Cancer Cell Reprogramming and Emerging Approaches

A special issue of Life (ISSN 2075-1729). This special issue belongs to the section "Cell Biology and Tissue Engineering".

Deadline for manuscript submissions: closed (22 April 2024) | Viewed by 154

Special Issue Editors


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Guest Editor
National Institute of Neurological Disorders and Stroke (NINDS), Bethesda, MD, USA
Interests: neurological disorders; cancer metabolism; genetics; heredity toxicology biochemistry; molecular biology cell biology

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Guest Editor
School of Medicine, Indiana University, Bloomington, IN 47405, USA
Interests: basic mechanism of alcohol-induced liver injury; neutrophils in ALD pathogenesis

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Guest Editor
Department of Medicine-Oncology & Hematology, Columbia University Irving Medical Center, New York, NY, USA
Interests: leukemia; cytokines; radiation oncology

Special Issue Information

Dear Colleagues,

Since the concept of cellular plasticity was established, remarkable progress has been made in reprogramming terminally differentiated somatic cells and cancer cells into induced pluripotent cells and cancer cells with benign phenotypes. Cancer cell reprogramming has emerged as a promising strategy which can induce the transition from malignancy to benignity. A number of intra- and extracellular factors are already described to be implicated in cancer cell reprogramming, such as epigenetic factors, genetic mutations, intracellular pro-malignant, and pro-survival signaling pathways, etc. Additionally, a variety of microenvironmental factors play a critical role in the formation of carcinoma cells of different aggressiveness and sensitivities to currently used therapeutic approaches. Thus, it is proposed that hypoxia and non-malignant cells comprising the tumor such as stroma cells and immune cells could also modify the physiological and molecular properties of carcinoma cells and affect their sensitivities to treatment.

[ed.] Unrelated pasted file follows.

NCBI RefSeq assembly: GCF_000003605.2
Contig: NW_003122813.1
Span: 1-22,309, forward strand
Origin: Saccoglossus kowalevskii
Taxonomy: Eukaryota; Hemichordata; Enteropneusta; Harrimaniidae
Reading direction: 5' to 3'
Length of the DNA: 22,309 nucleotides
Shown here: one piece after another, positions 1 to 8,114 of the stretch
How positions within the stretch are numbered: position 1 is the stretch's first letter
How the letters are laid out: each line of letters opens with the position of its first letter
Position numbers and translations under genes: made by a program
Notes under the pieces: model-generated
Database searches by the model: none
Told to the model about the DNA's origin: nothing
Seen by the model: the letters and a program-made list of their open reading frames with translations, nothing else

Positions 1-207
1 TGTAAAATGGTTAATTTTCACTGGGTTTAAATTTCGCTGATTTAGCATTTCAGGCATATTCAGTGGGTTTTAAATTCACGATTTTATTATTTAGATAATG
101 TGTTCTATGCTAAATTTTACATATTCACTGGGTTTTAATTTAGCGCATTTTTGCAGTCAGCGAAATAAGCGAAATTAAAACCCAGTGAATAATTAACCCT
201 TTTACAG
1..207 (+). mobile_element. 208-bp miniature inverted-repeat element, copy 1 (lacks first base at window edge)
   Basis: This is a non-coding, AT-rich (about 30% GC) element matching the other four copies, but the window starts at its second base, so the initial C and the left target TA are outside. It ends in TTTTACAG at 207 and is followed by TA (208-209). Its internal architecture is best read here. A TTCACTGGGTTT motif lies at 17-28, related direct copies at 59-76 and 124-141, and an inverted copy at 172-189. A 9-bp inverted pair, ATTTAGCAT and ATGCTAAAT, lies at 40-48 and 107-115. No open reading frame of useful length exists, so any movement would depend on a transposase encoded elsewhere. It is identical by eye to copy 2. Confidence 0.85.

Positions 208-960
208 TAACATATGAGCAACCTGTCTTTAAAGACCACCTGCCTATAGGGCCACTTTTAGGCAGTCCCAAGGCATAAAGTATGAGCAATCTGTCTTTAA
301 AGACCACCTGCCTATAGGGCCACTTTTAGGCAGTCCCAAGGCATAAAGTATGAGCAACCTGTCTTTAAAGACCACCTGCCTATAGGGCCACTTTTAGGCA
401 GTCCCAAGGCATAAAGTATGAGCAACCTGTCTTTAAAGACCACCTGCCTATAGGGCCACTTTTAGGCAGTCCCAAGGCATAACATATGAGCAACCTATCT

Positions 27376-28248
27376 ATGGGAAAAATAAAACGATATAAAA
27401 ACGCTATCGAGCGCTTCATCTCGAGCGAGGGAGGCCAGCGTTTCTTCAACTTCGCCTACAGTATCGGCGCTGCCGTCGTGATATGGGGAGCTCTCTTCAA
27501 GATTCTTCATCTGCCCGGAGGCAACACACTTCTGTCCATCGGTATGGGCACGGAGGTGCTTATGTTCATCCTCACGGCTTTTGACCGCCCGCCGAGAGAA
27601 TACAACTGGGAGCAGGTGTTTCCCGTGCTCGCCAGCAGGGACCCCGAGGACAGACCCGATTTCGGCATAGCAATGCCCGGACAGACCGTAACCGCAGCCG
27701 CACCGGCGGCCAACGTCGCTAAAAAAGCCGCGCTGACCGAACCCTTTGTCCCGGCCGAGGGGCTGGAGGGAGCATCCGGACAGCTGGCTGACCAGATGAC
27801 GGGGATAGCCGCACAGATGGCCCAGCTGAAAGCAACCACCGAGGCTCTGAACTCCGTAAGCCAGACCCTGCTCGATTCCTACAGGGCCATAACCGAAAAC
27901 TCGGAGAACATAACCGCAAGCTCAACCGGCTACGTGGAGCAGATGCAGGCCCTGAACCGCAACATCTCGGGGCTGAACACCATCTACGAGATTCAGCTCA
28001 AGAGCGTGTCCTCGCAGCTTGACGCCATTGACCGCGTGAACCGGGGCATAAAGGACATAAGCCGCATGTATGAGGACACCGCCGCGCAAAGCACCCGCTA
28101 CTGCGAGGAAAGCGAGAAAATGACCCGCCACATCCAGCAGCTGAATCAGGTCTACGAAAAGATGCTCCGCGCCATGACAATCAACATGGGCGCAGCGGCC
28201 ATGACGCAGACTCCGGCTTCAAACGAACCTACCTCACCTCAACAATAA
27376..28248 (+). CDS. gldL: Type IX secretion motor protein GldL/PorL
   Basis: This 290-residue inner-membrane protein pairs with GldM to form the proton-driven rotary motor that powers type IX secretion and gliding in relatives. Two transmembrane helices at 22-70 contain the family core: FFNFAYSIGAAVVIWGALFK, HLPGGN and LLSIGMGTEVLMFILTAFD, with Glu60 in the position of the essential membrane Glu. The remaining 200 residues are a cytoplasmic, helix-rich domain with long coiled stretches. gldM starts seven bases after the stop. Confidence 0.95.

In the past decade, increasing studies have explored various approaches to induce reprogramming from one cell type to another, including lineage-specific transcription factors-, combinatorial small molecules-, microRNAs-, metabolism- and embryonic microenvironment-derived exosome-mediated reprogramming. Much effort has been focused on optimizing reprogramming protocols and deciphering molecular mechanisms to achieve high efficiency, safety, and specificity. The rapid evolution of cancer cell reprogramming has provided substantial insights into biomedical science and translational medicine.

The aim of this Special Issue is to highlight the variety of factors associated with cancer cell reprogramming and the recent approaches to facilitating reprogramming therapy for in vitro/in vivo cancer transition.

Dr. Yan Ma
Dr. Jing Ma
Dr. Sanjay Mukherjee
Guest Editors

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Published Papers

There is no accepted submissions to this special issue at this moment.
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